If I were employed at a different address than the one I list as my home then most people would make sad noises about how awful my boss is and that I should be getting overtime. As I work and live in the same building, the assumptions seem to change and I become just another good hearted soul who maybe “should” do these things. The expectation that someone perform these duties can, in my experience, build resentment for the job and the patient. Maybe I am good hearted, but mostly it is what I do because my job here at the house specifically includes being available for emergencies. I take care of the people around me and that means that on a Saturday afternoon I can get called away from my scrapbooking and into the hospital to take care of a friend who had lived with us and celebrated holidays, birthdays, and occasional lunches with our family.
She began having seizures six or more times a day and could not be left alone in the hospital, so it became necessary that I stay with her. My job in the hospital included: managing her medical care, talking with doctors, assisting with meals, finding a dietician when the gluten-free diet was forgotten, contacting employers and family, and bringing the daily comforts that make life easier – like hazelnut creamer and really good coffee. I tried to keep her in good spirits and provide emotional support (and practical next-steps) when she felt discouraged. One of the things I did was begin to write down an abbreviated medical history and list of emergency / family phone numbers. At home I typed it up and it is now tucked in with the friend’s driver license. She cannot talk during the seizures and good samaritans might need that information. I have a similar but less detailed contact sheet for my son that includes his allergies, pediatrician, insurance information, and common phone numbers to find family members.
My home duties didn’t change very much during this overtime at the hospital. My son still needed to be dropped off for summer camp, picked up from summer camp and lunches prepared. The rest of the family still needed to eat in the evenings. Thankfully I had already planned what needed to be made for nutritious and interesting lunches at camp and the frozen dinners I’d made a month ago were just a quick warming away from dinner served. I’m so glad I listened to the advice about thinking ahead for busy times! The 20 min to make those meals saved me hours of stress while I was in the hospital room.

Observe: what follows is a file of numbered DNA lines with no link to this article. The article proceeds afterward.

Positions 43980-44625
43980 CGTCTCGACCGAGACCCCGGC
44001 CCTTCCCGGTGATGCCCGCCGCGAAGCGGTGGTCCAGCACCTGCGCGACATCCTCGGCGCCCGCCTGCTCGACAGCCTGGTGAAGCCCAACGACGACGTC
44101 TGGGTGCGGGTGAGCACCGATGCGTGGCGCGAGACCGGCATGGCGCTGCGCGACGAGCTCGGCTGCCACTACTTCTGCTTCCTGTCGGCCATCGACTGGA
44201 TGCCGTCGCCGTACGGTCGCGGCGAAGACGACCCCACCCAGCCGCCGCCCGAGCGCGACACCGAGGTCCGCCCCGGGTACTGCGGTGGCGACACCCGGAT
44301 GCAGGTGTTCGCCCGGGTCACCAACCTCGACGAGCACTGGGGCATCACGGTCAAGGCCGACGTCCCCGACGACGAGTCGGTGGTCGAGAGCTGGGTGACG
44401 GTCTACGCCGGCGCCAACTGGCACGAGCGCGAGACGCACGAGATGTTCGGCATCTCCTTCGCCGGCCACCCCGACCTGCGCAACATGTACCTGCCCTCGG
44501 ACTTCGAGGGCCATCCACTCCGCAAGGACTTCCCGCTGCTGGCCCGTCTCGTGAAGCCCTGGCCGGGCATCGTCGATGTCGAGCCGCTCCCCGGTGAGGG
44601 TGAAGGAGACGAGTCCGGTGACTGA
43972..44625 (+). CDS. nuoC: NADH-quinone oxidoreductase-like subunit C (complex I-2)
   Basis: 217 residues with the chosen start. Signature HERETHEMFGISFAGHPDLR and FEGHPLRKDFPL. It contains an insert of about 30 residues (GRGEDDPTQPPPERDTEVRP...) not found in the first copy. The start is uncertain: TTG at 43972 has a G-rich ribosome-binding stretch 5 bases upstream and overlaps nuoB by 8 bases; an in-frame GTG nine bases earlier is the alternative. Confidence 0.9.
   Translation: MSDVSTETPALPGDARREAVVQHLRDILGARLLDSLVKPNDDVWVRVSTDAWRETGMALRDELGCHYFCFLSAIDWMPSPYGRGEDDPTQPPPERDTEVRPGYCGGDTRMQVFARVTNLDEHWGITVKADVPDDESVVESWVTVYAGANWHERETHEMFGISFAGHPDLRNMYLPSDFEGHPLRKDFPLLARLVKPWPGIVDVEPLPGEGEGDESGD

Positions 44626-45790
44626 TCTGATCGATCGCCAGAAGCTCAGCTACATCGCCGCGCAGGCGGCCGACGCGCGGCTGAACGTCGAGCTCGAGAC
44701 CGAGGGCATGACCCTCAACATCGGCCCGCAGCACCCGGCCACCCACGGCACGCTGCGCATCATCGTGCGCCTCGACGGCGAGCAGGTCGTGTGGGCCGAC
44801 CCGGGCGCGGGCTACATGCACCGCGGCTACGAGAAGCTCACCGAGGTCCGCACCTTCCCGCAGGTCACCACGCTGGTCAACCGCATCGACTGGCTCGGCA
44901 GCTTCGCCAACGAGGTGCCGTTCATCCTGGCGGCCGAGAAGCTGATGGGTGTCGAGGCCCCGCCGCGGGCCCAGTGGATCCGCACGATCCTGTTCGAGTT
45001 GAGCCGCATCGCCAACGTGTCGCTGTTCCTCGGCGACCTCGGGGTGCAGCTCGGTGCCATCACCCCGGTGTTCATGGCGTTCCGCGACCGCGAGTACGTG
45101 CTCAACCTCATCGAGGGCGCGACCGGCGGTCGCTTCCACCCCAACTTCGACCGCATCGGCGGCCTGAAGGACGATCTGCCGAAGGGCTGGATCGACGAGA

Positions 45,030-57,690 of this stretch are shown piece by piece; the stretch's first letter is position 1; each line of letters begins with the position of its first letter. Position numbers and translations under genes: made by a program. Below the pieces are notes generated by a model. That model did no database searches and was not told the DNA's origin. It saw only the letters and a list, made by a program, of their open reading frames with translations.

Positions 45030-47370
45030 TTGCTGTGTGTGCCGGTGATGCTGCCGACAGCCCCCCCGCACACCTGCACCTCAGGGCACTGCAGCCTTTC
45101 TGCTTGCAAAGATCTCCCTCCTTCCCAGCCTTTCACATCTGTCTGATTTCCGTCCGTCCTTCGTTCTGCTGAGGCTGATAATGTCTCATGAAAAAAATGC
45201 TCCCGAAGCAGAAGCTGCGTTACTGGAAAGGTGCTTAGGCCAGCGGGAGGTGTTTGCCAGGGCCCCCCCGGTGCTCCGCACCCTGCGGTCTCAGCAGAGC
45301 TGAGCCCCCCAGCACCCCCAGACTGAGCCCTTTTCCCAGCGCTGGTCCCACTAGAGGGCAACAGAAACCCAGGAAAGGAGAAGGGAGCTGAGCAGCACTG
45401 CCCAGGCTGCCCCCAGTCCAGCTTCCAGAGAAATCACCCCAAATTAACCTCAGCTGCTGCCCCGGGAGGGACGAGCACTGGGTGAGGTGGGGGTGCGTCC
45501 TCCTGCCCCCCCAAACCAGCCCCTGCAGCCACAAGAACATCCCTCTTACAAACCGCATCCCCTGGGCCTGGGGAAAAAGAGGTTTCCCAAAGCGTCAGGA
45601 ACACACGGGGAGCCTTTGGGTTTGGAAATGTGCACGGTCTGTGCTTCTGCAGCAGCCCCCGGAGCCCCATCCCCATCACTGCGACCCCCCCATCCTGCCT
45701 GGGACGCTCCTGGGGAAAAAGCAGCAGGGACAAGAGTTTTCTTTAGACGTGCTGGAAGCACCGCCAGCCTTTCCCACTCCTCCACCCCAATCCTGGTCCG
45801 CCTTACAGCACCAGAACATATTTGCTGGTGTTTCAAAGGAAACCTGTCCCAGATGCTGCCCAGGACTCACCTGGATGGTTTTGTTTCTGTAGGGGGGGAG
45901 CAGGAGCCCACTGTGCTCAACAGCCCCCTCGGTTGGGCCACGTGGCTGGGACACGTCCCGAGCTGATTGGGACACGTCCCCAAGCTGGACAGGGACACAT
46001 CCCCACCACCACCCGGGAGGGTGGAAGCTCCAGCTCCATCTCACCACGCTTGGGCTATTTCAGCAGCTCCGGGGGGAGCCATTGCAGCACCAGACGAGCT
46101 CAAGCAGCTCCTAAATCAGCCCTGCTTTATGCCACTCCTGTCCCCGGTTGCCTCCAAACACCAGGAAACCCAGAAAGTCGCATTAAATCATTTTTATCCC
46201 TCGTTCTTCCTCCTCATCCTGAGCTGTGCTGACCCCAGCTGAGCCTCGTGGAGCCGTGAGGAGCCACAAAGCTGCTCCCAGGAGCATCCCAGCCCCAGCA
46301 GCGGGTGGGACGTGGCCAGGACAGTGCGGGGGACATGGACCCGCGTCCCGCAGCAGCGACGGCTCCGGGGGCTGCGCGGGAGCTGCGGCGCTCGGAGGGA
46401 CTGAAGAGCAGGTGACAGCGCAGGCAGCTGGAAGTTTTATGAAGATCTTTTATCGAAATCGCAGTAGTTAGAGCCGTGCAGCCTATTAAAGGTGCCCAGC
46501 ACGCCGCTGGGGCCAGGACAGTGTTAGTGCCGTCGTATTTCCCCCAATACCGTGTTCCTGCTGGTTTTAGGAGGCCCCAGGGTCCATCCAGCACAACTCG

I couldn’t have spent the time at the hospital with our friend if my family hadn’t pitched in! I do my best to make such events as stress free as possible, but truly they stepped up to the plate. My family does a fantastic job of finding their own way around the kitchen and even picking up on some of my chores like laundry when I’m busy elsewhere.
I am the one who goes to the hospital because I’m good at it and because we choose to have someone (me) available for such events. There is no obligation to be at the beck and call of family (at least not in this system), but it is our choice to support the people who form our community because we believe in intentional community. I did not resent my time at the hospital with our friend and neither did my family. I knew that there were limits of what I could do and my family knew I would not abandon them. Knowing exactly what is expected of me as a Domestic Goddess (via my job description) put reasonable limits on the time I could spend away from home.
I did not get any overtime for my long week of work and I lost my vacation time in the process, but I reclaimed vacation time in small bits here and there over the next few weeks with the help of my family. My bosses appreciated my efforts and supported both my absence and my return. My family intends to live in a world where caretakers are given the resources to do their jobs because it is good for everyone. So far paying me to be a Domestic Goddess has allowed us to live our principles.